As the bottom came up, Darcy keep us all up to date with live reports. “There’s big fish at 75 feet, there’s a bait school at 55 feet, there’s two fish at…,” and so on. “The water temp is 66 degrees.” Tim and John and I were enjoying the live feed of all this data.
As Darcy read off depth, speed, water temp and fish sightings, Captain Brad would adjust the lines. He had three 10-color Sufix non-stop (very thin) 18-pound test lead core lines on the starboard side, three 8-color lead core on the port side, two wire-line diving planes on each side and two downriggers, with all the lines set to the fish depth that Darcy monitored. What a team.
“Berkley XT Fluorocarbon leaders are part of my fish attack,” says Captain Brad. “The leadcore lines, divers and riggers all use different leader lengths, but I think the nearly invisible line is important, and it has different flex to the lure too.”
As the water depth dropped off, we hooked up with our first fish, a small walleye, then another, then another. Double headers happened over the next three hours…SEVEN TIMES. Imagine that. “Hey Tim, can you slide to the right, I gotta net John’s fish,” Captain Brad would say. “Hey Forrest, can you slide to the left, I gotta net Tim’s fish.” What a day. We shared fish stories from times past – we all hunt, fish and share passion for the outdoors. There was not time for many stories. We were busy catching fish. Fun busy.
What makes a fun fishing day like this happen? The word is out that the “deep walleye bite” is pretty much over in eastern Lake Erie. Guess we know the deep bite is still VERY GOOD.
There were only two boat trailers at Barcelona Harbor this day, and these were bass boats.
A fish-filled day like this happens when you find a charter captain that understands how to use his gear to find the fish and can figure out a way to meet them half-way to provoke a strike. He knew which lures to switch to, colors to try. He understood the difference between tape flash differences underwater and sun angle relationships with the lures he used.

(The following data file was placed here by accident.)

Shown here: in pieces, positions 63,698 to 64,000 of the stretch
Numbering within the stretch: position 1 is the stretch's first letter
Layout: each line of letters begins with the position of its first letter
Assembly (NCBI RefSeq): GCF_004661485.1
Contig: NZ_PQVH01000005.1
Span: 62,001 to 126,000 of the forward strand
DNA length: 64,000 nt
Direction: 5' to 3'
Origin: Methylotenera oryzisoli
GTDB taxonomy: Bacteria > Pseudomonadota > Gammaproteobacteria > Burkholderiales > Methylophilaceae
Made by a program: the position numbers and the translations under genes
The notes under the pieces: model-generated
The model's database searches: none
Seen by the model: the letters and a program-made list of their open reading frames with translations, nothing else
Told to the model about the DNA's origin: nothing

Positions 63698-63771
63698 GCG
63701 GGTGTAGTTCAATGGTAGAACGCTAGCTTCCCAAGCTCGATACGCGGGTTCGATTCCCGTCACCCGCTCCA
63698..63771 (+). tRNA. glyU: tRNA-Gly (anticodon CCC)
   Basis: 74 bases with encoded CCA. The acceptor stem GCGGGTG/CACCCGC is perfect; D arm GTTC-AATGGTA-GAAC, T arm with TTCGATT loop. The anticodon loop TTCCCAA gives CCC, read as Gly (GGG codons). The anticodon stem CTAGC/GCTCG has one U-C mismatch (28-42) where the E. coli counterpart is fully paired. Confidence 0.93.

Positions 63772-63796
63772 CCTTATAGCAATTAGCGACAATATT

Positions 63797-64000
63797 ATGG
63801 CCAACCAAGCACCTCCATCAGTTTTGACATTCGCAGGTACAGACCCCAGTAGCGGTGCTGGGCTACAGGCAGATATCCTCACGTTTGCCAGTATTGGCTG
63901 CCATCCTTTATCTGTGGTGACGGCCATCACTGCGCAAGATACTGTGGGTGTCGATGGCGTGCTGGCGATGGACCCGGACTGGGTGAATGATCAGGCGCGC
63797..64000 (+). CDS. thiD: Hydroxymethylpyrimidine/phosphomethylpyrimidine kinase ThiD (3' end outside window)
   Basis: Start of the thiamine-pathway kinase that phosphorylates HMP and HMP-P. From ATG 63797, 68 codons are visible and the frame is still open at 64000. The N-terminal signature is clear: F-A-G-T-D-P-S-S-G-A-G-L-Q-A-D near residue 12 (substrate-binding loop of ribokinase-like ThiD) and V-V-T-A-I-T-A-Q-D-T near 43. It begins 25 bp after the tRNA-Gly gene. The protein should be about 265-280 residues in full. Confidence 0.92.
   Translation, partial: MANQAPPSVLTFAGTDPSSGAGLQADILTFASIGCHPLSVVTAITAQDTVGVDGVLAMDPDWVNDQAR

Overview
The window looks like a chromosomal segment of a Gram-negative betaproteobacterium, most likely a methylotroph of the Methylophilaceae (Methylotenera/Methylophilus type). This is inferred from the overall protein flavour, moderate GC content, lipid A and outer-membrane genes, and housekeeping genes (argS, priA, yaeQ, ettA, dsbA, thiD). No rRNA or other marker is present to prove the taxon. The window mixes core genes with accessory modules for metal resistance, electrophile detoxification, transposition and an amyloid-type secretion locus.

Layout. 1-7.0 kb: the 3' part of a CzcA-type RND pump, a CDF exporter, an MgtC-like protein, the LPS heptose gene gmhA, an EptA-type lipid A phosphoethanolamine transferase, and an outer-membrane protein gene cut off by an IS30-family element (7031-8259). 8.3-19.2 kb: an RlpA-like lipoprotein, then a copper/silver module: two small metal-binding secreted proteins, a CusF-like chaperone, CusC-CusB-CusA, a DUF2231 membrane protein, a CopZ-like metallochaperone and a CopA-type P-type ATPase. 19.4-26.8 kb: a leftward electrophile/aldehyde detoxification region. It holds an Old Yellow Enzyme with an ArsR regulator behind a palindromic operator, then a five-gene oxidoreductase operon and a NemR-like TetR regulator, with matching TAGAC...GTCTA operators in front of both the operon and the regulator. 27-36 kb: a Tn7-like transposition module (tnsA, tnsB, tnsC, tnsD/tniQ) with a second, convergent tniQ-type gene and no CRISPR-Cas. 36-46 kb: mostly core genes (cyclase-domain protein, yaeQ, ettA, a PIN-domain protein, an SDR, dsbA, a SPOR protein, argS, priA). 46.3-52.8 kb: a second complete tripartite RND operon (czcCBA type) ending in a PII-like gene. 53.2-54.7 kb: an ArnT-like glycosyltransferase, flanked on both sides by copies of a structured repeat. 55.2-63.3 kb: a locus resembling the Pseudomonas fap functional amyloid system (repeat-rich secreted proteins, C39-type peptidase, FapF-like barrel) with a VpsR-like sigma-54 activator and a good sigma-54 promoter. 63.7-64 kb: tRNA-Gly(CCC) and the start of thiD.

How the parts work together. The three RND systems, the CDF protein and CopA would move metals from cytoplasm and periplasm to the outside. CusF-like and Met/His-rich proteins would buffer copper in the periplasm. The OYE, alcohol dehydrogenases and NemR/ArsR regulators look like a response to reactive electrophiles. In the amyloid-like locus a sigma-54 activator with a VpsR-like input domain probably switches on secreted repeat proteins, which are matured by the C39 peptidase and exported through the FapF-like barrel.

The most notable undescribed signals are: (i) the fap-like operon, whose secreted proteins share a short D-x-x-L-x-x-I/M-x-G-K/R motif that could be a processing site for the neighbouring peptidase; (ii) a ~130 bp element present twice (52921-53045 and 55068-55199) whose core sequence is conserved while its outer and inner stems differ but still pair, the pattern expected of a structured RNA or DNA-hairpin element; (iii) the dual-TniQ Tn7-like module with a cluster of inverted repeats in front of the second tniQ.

There is much to learn from this gentleman of a charter captain and his 1st mate who fish like this. The fine points of successful fishing are in the details.
Leader length, type of line, knots, terminal connection hardware, hook types and sizes, flash, glow tape, these things all matter.
Captain Brad is well booked for the next 7 days or so, but there is still time to catch fish after that. Don’t call ghostbusters. Go check your calendar.
The fish were DEEP, 75 down in 130 feet, but once we found them, running the lines over the fish produced big time. Have never witnessed a more efficient charter crew.
Amazing fun that ended with a cooler made to lift with not less than 4-people! We landed 31 fish in four hours, keeping 17 walleyes for the pan, 3 lake trout for the smoker and several giant, sweet-tasting, silver bass.
That’s a fun fishing day! If you plan to come visit, just click on http://www.tourchautauqua.com for lodging and general information about this area. Watch Rush Outdoors TV (http://www.rushoutdoors.com/ or https://www.facebook.com/rushoutdoors.uncut/) to note several more visual details I agreed not to disclose in writing. See you then.